Guillermo del Toro on fantasy love story The Shape of Water

Ahead of the release of his Beauty and the Beast-esque romance The Shape of Water, Guillermo del Toro talks to us about pitching movies, 'Make America Great Again' and what love is

Feature by Josh Slater-Williams | 05 Feb 2018

“I said it’s R-rated, it’s Sally Hawkins, she masturbates, and they fuck. If that’s alright, we’ll make the movie.”

Mexican director Guillermo del Toro is giving us an idea of the pitching process for his latest feature, The Shape of Water. Following 2015’s Crimson Peak, this new film is another romance with fantastical elements and plentiful gore, albeit one with a more hopeful streak than that gothic tale.

Set in Cold War-era America in 1962, Shape follows Elisa (Hawkins), a mute woman working as a janitor in a high-security government laboratory. Bar friendships with her co-worker, Zelda (Octavia Spencer), and closeted gay neighbour, Giles (Richard Jenkins), Elisa lives a somewhat isolated, routine-based existence. That is until, one day, she encounters a classified specimen that’s been brought in to her workplace: a humanoid-amphibious creature (à la Creature from the Black Lagoon), played by Doug Jones, that’s being held in captivity and experimented on by a tenacious colonel (Michael Shannon) and a more empathetic scientist (Michael Stuhlbarg). As a Beauty and the Beast-esque relationship develops between Elisa and her fish-man, a plan is set in motion to free the creature before it’s dissected.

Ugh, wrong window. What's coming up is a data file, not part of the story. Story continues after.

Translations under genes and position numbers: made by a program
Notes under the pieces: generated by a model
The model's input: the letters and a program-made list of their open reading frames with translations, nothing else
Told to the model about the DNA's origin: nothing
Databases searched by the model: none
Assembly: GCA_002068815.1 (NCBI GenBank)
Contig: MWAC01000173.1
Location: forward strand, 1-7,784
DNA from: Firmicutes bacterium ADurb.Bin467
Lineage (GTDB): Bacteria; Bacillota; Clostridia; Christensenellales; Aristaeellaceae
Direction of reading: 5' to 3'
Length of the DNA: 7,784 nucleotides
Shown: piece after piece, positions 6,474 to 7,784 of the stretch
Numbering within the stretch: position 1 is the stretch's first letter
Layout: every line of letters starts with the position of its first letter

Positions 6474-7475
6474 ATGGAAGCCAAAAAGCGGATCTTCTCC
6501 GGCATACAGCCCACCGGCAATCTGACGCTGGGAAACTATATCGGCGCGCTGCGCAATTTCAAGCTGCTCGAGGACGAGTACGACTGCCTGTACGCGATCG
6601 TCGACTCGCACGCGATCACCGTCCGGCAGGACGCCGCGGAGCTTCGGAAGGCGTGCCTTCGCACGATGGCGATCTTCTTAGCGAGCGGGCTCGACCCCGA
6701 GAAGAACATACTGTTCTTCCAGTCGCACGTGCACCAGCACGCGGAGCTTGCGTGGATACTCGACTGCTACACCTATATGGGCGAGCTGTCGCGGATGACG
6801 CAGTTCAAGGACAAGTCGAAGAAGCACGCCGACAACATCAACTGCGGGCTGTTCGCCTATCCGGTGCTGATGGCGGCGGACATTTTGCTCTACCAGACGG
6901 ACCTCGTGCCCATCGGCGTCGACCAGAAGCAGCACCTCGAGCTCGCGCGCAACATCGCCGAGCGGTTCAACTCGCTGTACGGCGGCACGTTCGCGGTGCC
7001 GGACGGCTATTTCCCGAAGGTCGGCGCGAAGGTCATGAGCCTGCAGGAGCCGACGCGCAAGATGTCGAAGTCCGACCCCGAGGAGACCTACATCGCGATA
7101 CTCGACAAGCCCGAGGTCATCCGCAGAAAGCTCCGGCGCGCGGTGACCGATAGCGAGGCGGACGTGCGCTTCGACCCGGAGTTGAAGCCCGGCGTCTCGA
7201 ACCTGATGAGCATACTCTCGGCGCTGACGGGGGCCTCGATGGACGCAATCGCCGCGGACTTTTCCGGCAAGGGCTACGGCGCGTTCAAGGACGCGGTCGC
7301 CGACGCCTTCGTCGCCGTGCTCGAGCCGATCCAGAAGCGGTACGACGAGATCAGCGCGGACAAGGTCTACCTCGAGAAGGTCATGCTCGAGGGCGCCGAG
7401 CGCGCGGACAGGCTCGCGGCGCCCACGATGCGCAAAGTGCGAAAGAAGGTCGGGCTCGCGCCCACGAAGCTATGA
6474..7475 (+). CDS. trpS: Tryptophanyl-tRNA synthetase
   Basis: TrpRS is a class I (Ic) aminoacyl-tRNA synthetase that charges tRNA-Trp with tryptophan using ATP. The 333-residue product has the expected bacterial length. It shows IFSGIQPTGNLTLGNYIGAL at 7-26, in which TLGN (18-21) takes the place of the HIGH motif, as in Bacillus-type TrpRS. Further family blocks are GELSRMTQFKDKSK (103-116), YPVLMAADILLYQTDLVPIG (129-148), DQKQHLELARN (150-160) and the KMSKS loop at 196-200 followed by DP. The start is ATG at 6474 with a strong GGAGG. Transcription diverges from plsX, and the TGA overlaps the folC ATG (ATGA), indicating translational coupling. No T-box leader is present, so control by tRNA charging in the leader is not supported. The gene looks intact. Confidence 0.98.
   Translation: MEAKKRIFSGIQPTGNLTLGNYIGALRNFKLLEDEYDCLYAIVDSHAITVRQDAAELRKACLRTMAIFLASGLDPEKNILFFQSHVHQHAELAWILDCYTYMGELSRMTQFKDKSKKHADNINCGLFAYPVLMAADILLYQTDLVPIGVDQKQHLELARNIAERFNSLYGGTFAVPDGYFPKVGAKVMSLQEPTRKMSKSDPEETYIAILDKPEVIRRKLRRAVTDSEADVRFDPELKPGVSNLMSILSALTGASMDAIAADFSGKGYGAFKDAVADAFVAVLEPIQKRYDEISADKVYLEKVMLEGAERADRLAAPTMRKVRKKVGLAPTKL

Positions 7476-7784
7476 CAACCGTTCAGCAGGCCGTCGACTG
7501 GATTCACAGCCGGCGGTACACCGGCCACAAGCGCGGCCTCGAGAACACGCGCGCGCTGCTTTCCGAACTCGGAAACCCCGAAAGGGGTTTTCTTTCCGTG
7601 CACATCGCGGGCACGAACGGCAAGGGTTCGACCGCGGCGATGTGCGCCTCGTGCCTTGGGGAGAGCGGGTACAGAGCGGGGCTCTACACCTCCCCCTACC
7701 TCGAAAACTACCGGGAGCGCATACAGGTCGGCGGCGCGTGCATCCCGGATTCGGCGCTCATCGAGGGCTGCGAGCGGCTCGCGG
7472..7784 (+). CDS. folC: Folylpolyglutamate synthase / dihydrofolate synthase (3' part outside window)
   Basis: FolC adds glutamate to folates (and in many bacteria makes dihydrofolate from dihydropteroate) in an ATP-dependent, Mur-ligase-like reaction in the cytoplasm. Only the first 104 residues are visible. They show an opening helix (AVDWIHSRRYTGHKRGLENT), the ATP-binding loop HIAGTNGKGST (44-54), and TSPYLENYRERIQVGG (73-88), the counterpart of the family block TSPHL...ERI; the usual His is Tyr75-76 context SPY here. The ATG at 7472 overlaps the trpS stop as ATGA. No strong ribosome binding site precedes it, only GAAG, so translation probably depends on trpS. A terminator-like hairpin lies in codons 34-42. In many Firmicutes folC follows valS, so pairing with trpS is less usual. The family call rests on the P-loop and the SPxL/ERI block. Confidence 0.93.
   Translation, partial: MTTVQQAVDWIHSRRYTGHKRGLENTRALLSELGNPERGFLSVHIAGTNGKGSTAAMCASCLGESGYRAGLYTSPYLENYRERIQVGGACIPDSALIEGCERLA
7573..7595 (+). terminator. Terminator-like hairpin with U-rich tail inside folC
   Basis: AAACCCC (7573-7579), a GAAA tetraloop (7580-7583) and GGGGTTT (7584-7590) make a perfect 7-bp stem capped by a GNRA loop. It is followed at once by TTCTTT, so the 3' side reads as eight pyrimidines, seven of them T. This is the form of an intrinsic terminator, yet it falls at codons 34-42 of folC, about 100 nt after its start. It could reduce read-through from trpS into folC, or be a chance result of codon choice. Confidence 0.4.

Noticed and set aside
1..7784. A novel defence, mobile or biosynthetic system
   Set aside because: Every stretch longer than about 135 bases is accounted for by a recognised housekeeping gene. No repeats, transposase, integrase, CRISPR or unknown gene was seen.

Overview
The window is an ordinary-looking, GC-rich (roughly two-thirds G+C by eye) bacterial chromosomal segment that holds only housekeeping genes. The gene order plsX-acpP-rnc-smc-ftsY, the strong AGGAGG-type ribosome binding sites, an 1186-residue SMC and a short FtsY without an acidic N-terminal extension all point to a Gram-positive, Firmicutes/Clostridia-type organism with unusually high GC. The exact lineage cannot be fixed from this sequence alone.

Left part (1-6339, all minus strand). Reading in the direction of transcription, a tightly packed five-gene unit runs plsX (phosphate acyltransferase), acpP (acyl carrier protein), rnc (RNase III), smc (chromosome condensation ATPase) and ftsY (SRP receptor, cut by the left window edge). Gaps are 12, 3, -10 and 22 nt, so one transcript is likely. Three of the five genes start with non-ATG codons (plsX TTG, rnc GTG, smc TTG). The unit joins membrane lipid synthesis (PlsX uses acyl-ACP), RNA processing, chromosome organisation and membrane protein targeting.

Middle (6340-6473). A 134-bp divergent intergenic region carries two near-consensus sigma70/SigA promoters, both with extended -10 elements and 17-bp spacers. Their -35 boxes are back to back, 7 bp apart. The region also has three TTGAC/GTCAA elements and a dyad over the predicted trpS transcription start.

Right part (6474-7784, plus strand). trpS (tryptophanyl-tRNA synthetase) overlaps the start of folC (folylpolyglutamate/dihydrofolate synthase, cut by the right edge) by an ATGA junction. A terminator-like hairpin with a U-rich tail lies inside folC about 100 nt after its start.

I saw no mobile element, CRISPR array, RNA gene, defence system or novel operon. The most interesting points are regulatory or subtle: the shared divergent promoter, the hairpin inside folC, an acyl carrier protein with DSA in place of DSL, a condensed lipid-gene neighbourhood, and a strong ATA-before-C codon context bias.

“I pitched it to one single entity,” del Toro tells us, “which was Fox Searchlight. I did that because Alejandro [González Iñárritu] had a great time with them doing Birdman. And I pitched it and I knew it was working because, like when I was pitching Pan’s Labyrinth, at the end everyone was crying and I was choked up. I could barely finish the pitch. It’s working because it’s an act of communication. People think you can get all these business books about the movie business – bullshit. Instead, do you have something that hurts you? And can you communicate that hurt or that hope? And they said yes. Then I pitched it in black and white and they said no. They said we’ll give you 16.5 [million] if it’s black and white, if it’s colour it’s 19.5. I said, hell, I’ll take colour! I’ll take colour for 19.5. And I said I’ll colour code it so that colour becomes an advantage and part of the beauty.”

Though the quantity of his directorial output has been on the upswing of late (Shape is his third feature in five years), del Toro is nearly as well known for movies he almost made as much as for those that did make their way through the brutal green-lighting process. To name just two, he was originally set to direct The Hobbit before studio troubles delayed production, while HP Lovecraft adaptation At the Mountains of Madness fell apart in 2011 due to budget concerns for an R-rated film, despite Tom Cruise and James Cameron being attached as star and producer.

Sally Hawkins in The Shape of Water

What made him persevere with The Shape of Water at this moment in time, over, say, the sequel to Pacific Rim (he retains a producer credit on that Steven S. DeKnight-directed blockbuster), which is due for release this spring?

“I really, really needed to make it,” he says. “We were prepping Pacific Rim 2 and there was an impasse where they said we’re gonna delay it six months and the choice was: do I wait six months for a big payday, or do I get the fuck out of dodge and make the movie that is gonna be super risky and is not gonna pay me a single cent? But I needed to make it and I went, ‘I’m getting the fuck out of dodge.’